Disability Discrimination Commissioner Alastair McEwin today addressed more than 600 staff from disability service organisations, about the incredible opportunities the NDIS offers and the challenges many people with disability face on a daily basis.
Below is some of what Commissioner McEwin shared at the National Disability Services NSW state conference.
There is no doubt that we are currently in the middle of the greatest transformation for disability rights in Australia. And, if all goes well, there will never be another time like this because there should not be the need for it. And the reasons for this go far beyond today’s conference and its theme of turning plans into outcomes.
For the first time in Australian history, governments and the community are starting to recognise the value in investing in respecting, protecting and ensuring the rights of people with a disability. For me, as Disability Discrimination Commissioner, my job is to ensure we see this investment produces results for people with disability.
I’ve heard the NDIS described in a lot of ways by a lot of different people over the past few months. A lot of people are still unclear on what the NDIS really is and what it can mean for their lives. I commend the NDIA for their community engagement work, however I think there is still much more to be done in developing community awareness. This can be illustrated by a comment by the NDIS I heard in my travels around the country. The NDIS has been likened to going to a French restaurant. There’s a menu and you can understand what a few of the things on the menu are, but not everything, and you ask the waiter for help but they are pressuring you to order so you order something that sounds familiar and hope for the best.
Whatever way you describe it; the important thing is that the NDIS is real and it is here. It acknowledges that it is not a person’s disability that prevents them from accessing opportunities to study, work and participate in the community, but rather the barriers imposed by discrimination, lack of understanding and insufficient supports and services. It targets the circumstances that have caused the disempowerment, inequality and disadvantage of people with disability to date and aims to change them so that people with disability can live lives characterised by opportunity, equality and the full enjoyment of their human rights.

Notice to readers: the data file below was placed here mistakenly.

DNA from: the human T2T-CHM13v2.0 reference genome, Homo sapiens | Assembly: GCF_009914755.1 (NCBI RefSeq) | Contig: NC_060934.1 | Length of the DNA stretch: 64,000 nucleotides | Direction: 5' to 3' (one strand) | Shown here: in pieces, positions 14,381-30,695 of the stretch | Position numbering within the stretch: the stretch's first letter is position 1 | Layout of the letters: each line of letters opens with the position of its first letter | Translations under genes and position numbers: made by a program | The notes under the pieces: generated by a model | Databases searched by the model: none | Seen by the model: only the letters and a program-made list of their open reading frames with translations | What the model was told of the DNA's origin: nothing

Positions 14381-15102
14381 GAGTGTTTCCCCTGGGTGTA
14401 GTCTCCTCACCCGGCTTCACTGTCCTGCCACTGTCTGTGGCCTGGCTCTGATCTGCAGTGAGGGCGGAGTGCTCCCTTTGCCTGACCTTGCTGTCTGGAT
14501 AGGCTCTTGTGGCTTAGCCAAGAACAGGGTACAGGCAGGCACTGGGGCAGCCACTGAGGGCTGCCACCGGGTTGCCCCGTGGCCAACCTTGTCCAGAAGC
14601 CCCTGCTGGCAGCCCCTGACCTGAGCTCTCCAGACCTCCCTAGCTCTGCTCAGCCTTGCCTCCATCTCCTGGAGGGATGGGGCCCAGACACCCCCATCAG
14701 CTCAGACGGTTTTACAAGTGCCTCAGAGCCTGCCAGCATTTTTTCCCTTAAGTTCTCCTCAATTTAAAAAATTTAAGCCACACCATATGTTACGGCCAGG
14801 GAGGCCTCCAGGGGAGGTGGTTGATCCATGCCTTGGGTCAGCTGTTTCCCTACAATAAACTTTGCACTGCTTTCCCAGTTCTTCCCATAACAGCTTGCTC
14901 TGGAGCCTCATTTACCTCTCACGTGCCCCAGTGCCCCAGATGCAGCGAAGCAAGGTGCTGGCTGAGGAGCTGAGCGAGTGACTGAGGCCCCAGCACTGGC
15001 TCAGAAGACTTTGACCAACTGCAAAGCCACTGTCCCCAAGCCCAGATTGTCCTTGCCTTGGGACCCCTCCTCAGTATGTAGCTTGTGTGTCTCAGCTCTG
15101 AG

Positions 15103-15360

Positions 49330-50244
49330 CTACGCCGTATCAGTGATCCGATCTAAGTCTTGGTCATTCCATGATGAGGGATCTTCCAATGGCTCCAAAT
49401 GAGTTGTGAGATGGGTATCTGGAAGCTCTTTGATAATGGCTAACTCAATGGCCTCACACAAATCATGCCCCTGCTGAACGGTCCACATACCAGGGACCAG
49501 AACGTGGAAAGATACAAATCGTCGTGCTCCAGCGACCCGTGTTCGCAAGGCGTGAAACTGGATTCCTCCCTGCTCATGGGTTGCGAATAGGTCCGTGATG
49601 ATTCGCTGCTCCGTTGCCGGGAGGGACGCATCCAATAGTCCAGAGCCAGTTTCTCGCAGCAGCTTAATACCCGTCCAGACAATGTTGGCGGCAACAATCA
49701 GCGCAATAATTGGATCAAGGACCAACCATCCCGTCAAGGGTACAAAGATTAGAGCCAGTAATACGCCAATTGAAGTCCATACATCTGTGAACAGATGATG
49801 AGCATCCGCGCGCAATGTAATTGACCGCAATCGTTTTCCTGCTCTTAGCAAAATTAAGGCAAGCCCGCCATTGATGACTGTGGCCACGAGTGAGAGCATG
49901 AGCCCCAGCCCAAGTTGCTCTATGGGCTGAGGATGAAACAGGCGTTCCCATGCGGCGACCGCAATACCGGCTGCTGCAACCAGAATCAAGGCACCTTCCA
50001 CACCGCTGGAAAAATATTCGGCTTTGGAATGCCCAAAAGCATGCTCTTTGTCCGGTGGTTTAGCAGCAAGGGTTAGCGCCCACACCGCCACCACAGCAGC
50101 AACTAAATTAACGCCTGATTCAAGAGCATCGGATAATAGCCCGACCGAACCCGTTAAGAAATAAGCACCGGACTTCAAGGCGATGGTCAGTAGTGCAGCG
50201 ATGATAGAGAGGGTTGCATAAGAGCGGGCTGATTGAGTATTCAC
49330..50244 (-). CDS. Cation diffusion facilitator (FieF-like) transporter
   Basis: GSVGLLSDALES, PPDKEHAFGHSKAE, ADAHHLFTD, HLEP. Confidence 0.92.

Already we are seeing how the NDIS is enabling people with disability to get out and about, get an education and be part of the workforce, and empowering them to be in control over what supports they receive and who provides them. We are seeing how the NDIS is making dreams a reality for some of the most marginalised and vulnerable people in our society, and contributing to the realisation of the human rights of people with disability. And the stories are the best reminder we have that the NDIS is not about plans, but outcomes.
Last year very early in my term as Disability Discrimination Commissioner, I met a young woman named Vanessa at a national conference. Vanessa is an avid cheerleader, and is now in her second year of Journalism at Edith Cowan University in Western Australia. She is passionate about human rights and wants to travel the world, get a job as a journalist and continue to compete as a cheerleader.
Vanessa also happens to be deafblind. She is able to participate in her lectures at university and learn her cheerleading routines because her NDIS plan includes funding for the support of tactile Auslan interpreters and communication guides. She also has a Braillenote device with a keyboard attached that helps others to communicate with her.
On paper, she is the sum of specified amounts of money for improved daily living, increased social and community participation and core supports. But for Vanessa, those dollars allow her to be a regular 19 year old - socialising with friends at the Uni bar, cheerleading - attending a few lectures and tutorials too.
And in late 2016, Vanessa was named Western Australia’s young person of the year.
We see through this example how an individual plan can turn into outcomes for individuals and their communities – when that plan is a true reflection of the supports a person needs to achieve their goals. And this is just one example, of many that show us how the NDIS is empowering people to do things they never thought were possible.
I would like to thank you again for the opportunity to speak with you today. I encourage you to stay true to your responsibility to ensuring a successful and sustainable NDIS – and this starts by listening to the people who receive and rely on your services. As the Founder of Microsoft Bill Gates once said – “your most unhappy customers are your greatest source of learning.” Learn from those you support, be flexible and creative and embrace the change that we all know we need.